ChannelWeb recently posted a review of Windows Server 2008 R2 in which it declared the server operating system “Microsoft’s best-ever.”
The first thought for some might be, “Well DUH! It’s the newest one – it SHOULD be better than the others.” However, they should remember that when it comes to operating systems – or any IT technology, really – newer doesn’t necessarily mean better (cough, Vista, cough).
Of course, that doesn’t mean it’s not true. R2 has generally been given the thumbs up by those in the IT community, and to Microsoft’s credit, it sounds like Windows 7 is going to make Vista nothing but a sad, distant memory very soon.
Back to R2 though, ChannelWeb’s Samara Lynn sites Hyper-V improvements and Windows 7 integration as two of the key factors that make the new OS second to none. Naturally, the inclusion of Live Migration puts Microsoft toe-to-toe with VMware in terms of server virtualization, but folks could always just run the standalone version of Hyper-V R2 on Windows Server 2008.
So what else is there about R2 that really makes it stand out? Well the improvements that are currently receiving the most buzz are:
- Remote Desktop Services – Terminal Services has a new name and even more new functionality in R2, including Remote Desktop Virtualization, enhanced PowerShell integration and fair share CPU scheduling.
- DirectAccess – No more VPN! No more VPN! No more VPN!
- File Classification Infrastructure – As Greg Shields puts it, “In short, FCI enables [File Server Resource Manager] to classify the sensitivity of individual files based on their content or location, while at the same time automating the elimination of files gone stale. Both go a long way in reducing the risk of storing sensitive business data.” Got it? Good.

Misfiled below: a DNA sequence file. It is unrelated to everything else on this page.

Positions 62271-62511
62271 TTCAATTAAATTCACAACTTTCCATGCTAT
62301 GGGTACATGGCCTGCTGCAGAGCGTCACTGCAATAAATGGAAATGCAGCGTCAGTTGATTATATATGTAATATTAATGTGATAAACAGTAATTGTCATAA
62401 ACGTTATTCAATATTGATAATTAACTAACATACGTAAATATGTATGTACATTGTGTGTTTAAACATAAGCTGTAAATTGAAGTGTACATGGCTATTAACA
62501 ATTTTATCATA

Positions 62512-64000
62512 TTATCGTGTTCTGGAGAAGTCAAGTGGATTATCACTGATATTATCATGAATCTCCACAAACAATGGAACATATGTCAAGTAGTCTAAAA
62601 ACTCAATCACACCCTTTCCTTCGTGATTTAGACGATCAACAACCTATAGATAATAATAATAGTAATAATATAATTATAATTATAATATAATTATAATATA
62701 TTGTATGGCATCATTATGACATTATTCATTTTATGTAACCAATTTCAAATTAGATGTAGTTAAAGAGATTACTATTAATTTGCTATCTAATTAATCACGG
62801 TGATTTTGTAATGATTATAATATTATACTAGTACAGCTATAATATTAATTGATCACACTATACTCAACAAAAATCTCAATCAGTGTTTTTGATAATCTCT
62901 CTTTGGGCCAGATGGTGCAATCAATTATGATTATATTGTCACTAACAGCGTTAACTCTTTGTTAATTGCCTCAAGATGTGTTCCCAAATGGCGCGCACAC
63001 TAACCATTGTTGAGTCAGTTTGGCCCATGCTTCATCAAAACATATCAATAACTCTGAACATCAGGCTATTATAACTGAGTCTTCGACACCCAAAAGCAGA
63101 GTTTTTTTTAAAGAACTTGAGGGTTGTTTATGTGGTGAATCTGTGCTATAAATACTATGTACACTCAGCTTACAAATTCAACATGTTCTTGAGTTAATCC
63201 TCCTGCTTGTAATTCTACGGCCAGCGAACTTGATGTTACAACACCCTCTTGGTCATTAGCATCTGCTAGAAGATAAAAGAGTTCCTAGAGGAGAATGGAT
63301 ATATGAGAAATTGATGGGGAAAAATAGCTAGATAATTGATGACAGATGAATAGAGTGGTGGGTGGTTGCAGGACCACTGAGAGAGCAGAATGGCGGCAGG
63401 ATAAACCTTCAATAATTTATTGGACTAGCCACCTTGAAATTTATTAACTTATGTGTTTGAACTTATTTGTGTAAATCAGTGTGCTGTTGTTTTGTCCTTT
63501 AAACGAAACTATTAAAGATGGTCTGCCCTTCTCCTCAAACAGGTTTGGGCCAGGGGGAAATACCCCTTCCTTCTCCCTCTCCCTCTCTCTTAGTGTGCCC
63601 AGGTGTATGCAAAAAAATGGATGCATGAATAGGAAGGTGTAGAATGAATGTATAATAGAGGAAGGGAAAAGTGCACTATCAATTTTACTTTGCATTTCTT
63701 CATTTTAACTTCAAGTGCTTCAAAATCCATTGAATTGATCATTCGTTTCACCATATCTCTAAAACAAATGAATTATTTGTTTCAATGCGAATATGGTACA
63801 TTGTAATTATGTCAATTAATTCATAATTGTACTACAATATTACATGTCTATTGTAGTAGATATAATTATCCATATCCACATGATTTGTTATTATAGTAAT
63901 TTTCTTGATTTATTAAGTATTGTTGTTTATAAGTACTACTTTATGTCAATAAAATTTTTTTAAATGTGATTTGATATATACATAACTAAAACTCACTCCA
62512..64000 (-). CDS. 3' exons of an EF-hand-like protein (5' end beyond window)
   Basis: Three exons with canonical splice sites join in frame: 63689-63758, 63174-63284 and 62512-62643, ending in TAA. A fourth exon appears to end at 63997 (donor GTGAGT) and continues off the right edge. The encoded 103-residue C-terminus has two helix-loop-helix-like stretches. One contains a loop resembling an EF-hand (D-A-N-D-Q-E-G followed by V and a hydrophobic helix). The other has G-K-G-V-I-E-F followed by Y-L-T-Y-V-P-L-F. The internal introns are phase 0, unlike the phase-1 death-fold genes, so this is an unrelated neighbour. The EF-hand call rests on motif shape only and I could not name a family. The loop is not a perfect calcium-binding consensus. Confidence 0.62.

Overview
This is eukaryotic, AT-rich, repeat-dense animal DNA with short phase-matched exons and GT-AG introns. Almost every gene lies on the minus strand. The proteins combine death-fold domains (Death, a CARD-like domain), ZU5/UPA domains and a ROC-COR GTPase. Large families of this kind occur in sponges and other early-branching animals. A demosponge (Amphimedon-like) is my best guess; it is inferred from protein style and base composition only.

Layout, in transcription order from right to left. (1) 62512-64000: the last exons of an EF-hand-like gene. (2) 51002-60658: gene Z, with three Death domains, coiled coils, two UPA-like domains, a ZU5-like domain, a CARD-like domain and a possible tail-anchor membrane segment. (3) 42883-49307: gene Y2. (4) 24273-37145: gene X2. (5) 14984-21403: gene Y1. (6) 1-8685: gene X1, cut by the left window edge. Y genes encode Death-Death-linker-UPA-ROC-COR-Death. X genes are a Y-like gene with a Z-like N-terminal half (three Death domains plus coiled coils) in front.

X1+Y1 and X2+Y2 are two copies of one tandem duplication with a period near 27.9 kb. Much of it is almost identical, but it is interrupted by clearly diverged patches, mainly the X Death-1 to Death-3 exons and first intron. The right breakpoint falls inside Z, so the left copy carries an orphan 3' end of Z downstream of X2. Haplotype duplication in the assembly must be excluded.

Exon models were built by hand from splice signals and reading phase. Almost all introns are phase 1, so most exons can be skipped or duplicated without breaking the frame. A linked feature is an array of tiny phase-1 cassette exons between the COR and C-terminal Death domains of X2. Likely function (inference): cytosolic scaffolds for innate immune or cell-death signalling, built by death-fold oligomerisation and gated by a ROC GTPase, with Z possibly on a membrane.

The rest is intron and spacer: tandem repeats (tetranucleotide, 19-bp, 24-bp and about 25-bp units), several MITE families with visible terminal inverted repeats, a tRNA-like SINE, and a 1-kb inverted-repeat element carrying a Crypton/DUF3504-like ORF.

It’s not all sunshine and roses with R2, however. There are a few changes that could either A) slow down migration plans for some or B) disappoint new users. For example:
- 64-bit or bust — Windows Server 2008 R2 is 64-bit-ONLY. This may not be a big deal for many, but those still using older hardware will certainly be affected.
- BranchCache – Not everyone is crazy about this new feature, which speeds up the connection between branch and main offices by reducing the amount of data that is passed over your WAN wires.
In last month’s edition of The Windows Report, Gary Olsen described it as “unproven … but still worth checking out”, and noted that in some cases admins might be better off using DFS instead of BranchCache.
- AD Recycle Bin – As far as Active Directory goes, it seems like this is the one feature that is getting the most attention. I recently spoke with Don Jones, co-founder of Concentrated Technology in Denver, and while he’s glad Microsoft added the feature, he thinks a lot of people could be left disappointed with its functionality.
I’ll be posting more details on AD in Windows 2008 R2 and my conversation with Don in the coming weeks.
So what do you think? Will R2 be Microsoft’s best release to date? And which new features or improvements are you most interested in?
For more on Windows Server 2008 R2, visit SearchWindowsServer.com.